Salomon Thundercross Review: A Speedgoat Rival?

The versatile and reliable Salomon Thundercross is designed for all types of trails and conditions, but is it really a match for the Speedgoat?


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The Salomon Thundercross is designed for trail runners who tackle a variety of terrains and need a reliable, all-terrain trail running shoe. Whether you’re running short distances or tackling trail marathons, these shoes are intended to deliver comfort, stability, and excellent traction.

While they have long competed in the trail shoe market with popular models such as the Speedcross line, I believe the Thundercross was created in the last few years by Salomon as a direct competitor to other brands’ mid-drop trail runners such as the HOKA Speedgoat, for example (which is now on version 6 and sits at the top of our best trail running shoes roundup as of the date of this review). That is, an all-terrain shoe, with a 4mm drop, moderate to high cushion in the midsole, and a good amount of foot protection for a variety of surfaces and weather conditions.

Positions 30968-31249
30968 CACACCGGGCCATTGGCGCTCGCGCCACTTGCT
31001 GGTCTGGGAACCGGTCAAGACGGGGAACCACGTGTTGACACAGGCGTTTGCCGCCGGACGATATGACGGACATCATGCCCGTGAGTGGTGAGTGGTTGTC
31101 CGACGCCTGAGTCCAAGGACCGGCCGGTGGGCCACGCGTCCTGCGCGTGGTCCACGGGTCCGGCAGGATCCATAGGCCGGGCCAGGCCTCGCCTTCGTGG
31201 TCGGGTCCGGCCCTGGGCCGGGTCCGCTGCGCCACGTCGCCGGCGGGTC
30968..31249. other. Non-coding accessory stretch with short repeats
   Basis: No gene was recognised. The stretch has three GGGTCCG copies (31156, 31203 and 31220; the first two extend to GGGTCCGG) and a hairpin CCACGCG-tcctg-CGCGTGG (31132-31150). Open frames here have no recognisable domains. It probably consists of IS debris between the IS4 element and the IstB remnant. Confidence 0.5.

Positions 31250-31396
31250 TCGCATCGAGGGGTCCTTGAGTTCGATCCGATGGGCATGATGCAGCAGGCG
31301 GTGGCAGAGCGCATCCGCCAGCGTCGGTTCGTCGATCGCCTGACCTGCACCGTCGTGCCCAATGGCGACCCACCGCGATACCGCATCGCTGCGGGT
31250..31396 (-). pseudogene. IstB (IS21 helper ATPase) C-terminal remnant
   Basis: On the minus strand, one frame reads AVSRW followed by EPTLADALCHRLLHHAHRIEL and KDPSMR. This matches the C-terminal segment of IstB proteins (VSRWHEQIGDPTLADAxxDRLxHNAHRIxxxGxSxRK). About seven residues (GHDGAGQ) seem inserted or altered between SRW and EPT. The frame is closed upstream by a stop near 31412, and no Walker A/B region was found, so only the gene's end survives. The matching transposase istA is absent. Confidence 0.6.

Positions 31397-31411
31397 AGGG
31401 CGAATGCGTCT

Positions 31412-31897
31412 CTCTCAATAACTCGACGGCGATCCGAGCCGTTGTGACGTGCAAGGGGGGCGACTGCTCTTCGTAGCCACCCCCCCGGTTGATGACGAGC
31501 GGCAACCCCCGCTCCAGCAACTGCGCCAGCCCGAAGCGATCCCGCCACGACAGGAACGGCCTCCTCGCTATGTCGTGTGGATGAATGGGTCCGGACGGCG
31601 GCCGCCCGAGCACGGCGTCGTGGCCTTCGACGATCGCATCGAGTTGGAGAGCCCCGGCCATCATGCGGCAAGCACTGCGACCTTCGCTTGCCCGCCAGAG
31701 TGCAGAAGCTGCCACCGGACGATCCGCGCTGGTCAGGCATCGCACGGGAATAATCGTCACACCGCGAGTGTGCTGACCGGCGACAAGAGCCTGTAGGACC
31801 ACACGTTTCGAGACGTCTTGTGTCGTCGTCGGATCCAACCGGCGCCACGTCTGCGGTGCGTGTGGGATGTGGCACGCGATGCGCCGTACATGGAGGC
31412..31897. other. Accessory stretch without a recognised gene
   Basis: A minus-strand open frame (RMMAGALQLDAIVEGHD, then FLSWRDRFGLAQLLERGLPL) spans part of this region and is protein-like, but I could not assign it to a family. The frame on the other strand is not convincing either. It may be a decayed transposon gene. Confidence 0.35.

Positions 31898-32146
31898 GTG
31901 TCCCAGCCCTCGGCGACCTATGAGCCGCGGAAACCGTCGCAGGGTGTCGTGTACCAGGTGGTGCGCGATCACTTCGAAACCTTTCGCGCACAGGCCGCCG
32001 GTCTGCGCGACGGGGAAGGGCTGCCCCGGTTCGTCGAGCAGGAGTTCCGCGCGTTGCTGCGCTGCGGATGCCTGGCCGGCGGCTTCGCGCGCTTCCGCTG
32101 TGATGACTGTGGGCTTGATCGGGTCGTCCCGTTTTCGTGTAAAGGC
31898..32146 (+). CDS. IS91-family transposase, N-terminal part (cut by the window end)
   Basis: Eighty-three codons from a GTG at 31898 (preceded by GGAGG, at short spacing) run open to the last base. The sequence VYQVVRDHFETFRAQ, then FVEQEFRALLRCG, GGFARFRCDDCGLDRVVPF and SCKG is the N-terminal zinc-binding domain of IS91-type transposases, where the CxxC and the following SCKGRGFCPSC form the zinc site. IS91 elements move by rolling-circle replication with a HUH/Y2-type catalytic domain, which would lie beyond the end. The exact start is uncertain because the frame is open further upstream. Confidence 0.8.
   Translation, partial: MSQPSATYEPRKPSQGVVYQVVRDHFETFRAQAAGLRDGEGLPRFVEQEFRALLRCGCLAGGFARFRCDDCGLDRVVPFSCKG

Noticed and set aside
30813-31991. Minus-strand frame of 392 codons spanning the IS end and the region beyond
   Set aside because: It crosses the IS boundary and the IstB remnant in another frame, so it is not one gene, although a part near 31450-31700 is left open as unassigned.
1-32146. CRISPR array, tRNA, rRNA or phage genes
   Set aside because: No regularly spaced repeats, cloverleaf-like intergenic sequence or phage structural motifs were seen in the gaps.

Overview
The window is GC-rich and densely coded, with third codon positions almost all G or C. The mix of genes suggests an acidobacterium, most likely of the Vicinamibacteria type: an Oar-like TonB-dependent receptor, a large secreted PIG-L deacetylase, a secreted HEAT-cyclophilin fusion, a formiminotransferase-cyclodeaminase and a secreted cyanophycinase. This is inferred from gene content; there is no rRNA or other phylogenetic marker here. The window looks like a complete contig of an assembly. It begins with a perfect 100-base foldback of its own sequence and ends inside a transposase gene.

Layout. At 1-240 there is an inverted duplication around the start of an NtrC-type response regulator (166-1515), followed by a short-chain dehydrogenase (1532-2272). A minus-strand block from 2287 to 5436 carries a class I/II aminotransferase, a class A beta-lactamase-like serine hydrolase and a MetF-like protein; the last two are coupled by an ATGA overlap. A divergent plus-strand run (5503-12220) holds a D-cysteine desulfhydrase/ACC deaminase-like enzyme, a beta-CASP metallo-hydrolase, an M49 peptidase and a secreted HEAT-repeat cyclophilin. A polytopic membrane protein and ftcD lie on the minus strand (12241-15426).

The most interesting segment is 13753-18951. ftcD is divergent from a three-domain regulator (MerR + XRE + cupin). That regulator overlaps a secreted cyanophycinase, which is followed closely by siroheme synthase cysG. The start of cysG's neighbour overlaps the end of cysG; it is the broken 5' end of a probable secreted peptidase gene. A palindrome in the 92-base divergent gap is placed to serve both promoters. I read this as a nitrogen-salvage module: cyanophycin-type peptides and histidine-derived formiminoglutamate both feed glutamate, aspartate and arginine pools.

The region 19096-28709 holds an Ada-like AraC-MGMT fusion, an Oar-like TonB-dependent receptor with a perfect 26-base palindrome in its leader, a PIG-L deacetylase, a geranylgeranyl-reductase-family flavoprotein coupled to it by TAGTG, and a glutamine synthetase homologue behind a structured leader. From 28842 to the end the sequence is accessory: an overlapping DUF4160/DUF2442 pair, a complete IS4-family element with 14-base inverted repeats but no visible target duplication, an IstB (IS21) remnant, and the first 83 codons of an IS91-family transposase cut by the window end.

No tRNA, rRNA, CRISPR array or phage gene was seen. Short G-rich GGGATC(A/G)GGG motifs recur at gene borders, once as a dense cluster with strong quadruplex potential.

In this Salomon Thundercross review I’m going to cover all of these areas and share with you my experience of running in them. First I’ll go over the key features of the Salomon Thundercross, including their design, fit, and performance on various terrains based on my experience of extensively testing them on a variety of trails in Northern California. That includes how they handle climbs, flat sections, and downhills, over different trail types, from flatter buff trails to more technical singletrack, rocks and roots.

Additionally, I’ll share my thoughts on whether they are worth the $140 price tag and suggest some alternative trail running shoes if these don’t quite fit your needs.

Key Features of the Salomon Thundercross